Plumbing Permit Question

Thread starter #1
I know it's going to vary from one municipality to the other, but here's my issue. My water line coming into my house is leaking about 15' from the meter. I'm too cheap to pay a plumber for something like that. My question is can I (legally) repair this without being a licensed plumber? Also, do I need any permits? I'm in the city of Smyna in case anyone has any first hand knowledge around there. I looked on the city's website but was in a hurry and figured this may be quicker. Thanks in advance.
 

hopper

Senior Member
Dont know about the permits, but when I have a leak on my side I fix it myself. You could just call and ask without disclosing the property address.
 

jeardley

Senior Member
You can make this repair without pulling a permit/being a licensed plumber as long as its your side of the meter. If you want to replace the whole line then a permit would be required.
 
Dig it up and fix it. Do not use a Sharkbite.
 

Killdee

Senior Member
I will just say when we did permit remodeling in Smyrna, they were very strict and required permits for every little job. They go by the book period, Cobb county was much more relaxed.
 

Spotlite

Senior Member
You are not required to be a licensed plumber anywhere in GA to repair your own pipes.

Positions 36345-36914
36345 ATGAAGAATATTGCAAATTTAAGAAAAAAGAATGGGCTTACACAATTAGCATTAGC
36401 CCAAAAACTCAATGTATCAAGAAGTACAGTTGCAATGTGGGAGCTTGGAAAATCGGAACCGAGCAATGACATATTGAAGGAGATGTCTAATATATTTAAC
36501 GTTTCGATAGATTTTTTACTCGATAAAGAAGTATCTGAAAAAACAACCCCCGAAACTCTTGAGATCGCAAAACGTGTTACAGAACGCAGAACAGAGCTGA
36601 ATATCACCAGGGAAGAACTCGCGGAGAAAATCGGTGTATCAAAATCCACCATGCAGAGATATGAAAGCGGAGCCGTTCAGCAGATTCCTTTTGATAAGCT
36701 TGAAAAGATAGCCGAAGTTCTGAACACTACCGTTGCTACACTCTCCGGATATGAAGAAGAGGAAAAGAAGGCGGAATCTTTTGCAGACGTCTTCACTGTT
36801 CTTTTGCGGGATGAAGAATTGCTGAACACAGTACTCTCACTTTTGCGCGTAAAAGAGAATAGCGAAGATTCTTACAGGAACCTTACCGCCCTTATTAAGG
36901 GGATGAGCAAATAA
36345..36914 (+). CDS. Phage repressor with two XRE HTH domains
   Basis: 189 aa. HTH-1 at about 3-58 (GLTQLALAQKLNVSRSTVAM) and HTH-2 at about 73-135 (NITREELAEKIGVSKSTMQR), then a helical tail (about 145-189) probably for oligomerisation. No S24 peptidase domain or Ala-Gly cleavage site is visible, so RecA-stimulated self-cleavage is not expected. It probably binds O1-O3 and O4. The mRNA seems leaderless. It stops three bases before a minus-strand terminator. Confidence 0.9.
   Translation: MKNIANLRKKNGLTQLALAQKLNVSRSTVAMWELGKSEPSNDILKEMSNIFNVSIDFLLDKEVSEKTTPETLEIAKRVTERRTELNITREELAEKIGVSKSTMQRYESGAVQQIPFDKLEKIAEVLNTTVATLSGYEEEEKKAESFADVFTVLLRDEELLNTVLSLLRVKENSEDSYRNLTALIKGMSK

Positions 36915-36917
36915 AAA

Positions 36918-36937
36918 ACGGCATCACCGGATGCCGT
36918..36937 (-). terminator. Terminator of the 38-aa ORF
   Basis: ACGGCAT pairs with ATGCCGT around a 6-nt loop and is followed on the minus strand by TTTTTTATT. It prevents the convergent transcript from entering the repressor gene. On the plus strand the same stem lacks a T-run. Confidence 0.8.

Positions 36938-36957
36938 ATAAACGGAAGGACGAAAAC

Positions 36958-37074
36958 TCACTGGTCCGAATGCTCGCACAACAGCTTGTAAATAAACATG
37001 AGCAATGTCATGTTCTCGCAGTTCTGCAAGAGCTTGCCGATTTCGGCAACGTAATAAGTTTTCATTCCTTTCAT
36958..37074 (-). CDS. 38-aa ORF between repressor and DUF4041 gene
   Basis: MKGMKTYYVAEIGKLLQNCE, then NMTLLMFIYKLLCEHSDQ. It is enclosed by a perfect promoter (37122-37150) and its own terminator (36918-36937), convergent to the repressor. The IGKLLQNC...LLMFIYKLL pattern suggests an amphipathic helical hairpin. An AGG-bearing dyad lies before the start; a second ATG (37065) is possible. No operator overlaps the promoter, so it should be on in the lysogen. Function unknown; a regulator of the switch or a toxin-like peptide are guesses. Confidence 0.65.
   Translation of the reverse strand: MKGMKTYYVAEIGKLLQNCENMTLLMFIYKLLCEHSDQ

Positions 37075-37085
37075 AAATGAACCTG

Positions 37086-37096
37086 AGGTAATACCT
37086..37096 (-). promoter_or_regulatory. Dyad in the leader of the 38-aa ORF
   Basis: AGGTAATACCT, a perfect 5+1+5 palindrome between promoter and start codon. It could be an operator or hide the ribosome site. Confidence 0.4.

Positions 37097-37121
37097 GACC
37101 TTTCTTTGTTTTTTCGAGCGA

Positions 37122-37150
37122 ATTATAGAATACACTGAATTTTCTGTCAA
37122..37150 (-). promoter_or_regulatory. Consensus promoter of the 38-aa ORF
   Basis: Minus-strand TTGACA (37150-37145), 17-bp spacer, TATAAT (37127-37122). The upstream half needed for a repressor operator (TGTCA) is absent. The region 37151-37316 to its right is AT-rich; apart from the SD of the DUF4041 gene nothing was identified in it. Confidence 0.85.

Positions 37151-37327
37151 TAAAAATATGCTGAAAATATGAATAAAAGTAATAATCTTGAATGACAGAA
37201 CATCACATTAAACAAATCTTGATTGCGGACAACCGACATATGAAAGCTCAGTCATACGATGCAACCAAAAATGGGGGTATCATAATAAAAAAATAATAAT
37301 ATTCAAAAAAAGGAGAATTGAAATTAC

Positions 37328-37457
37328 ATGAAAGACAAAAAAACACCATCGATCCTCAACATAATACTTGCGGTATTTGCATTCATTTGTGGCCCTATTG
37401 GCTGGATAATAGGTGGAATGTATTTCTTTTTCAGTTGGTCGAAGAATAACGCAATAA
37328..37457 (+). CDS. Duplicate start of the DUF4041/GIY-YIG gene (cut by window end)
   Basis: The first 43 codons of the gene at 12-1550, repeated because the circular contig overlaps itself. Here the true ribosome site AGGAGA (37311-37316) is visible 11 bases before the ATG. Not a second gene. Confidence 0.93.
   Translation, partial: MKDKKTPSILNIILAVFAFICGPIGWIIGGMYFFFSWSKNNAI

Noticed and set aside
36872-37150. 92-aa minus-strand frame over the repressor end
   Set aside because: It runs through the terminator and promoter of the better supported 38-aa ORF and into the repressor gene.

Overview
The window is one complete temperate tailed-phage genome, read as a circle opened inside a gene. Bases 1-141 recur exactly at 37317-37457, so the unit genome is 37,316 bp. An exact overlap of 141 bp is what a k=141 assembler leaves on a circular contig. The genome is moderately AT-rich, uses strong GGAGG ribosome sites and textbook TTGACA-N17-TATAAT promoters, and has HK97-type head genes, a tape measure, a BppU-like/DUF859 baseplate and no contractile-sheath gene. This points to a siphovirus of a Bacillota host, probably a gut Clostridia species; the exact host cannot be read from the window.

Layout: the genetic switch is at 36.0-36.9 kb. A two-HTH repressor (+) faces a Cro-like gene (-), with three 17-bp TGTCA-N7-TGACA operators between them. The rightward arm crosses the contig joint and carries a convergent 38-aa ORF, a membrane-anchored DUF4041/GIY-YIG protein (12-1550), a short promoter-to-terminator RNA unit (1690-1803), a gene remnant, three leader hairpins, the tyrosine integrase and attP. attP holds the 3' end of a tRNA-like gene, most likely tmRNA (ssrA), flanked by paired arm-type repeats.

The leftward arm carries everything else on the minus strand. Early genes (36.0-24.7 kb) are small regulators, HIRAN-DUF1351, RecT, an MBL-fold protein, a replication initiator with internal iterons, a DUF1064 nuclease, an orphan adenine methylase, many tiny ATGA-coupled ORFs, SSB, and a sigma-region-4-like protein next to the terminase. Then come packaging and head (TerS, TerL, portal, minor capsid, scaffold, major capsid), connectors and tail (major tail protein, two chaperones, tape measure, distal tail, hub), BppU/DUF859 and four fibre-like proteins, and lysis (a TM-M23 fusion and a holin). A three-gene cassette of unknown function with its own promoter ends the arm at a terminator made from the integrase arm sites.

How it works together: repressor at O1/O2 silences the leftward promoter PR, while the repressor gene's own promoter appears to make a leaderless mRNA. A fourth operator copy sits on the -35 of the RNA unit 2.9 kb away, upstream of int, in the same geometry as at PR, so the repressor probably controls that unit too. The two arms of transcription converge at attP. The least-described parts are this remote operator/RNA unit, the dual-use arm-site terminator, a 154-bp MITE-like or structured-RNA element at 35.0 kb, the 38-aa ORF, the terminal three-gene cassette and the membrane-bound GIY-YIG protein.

You may be required to get a permit for the work. And.......call 811 before you dig.
 
I will just say when we did permit remodeling in Smyrna, they were very strict and required permits for every little job. They go by the book period, Cobb county was much more relaxed.
A lot of pig belly must get his money
 
I know it's going to vary from one municipality to the other, but here's my issue. My water line coming into my house is leaking about 15' from the meter. I'm too cheap to pay a plumber for something like that. My question is can I (legally) repair this without being a licensed plumber? Also, do I need any permits? I'm in the city of Smyna in case anyone has any first hand knowledge around there. I looked on the city's website but was in a hurry and figured this may be quicker. Thanks in advance.
It’s your house and your paying for the water. Just fix your pipe.

Every time someone asks this question it gives the local tyrants more power.
 
Thread starter #12
It’s your house and your paying for the water. Just fix your pipe.

Every time someone asks this question it gives the local tyrants more power.
Well the reason I ask is because the city will refund my last two outrageous water bills if I show them there was a leak that was repaired. If I can't legally fix it, I wasn't going to ask the city for a refund. Still cheaper than a plumber. If I can legally fix it, then I was going send them pictures and home depot receipts.

Trust me. I agree. My property so I fixed it. Just didn't want to ask for a refund of overages if that was just going to get me a citation.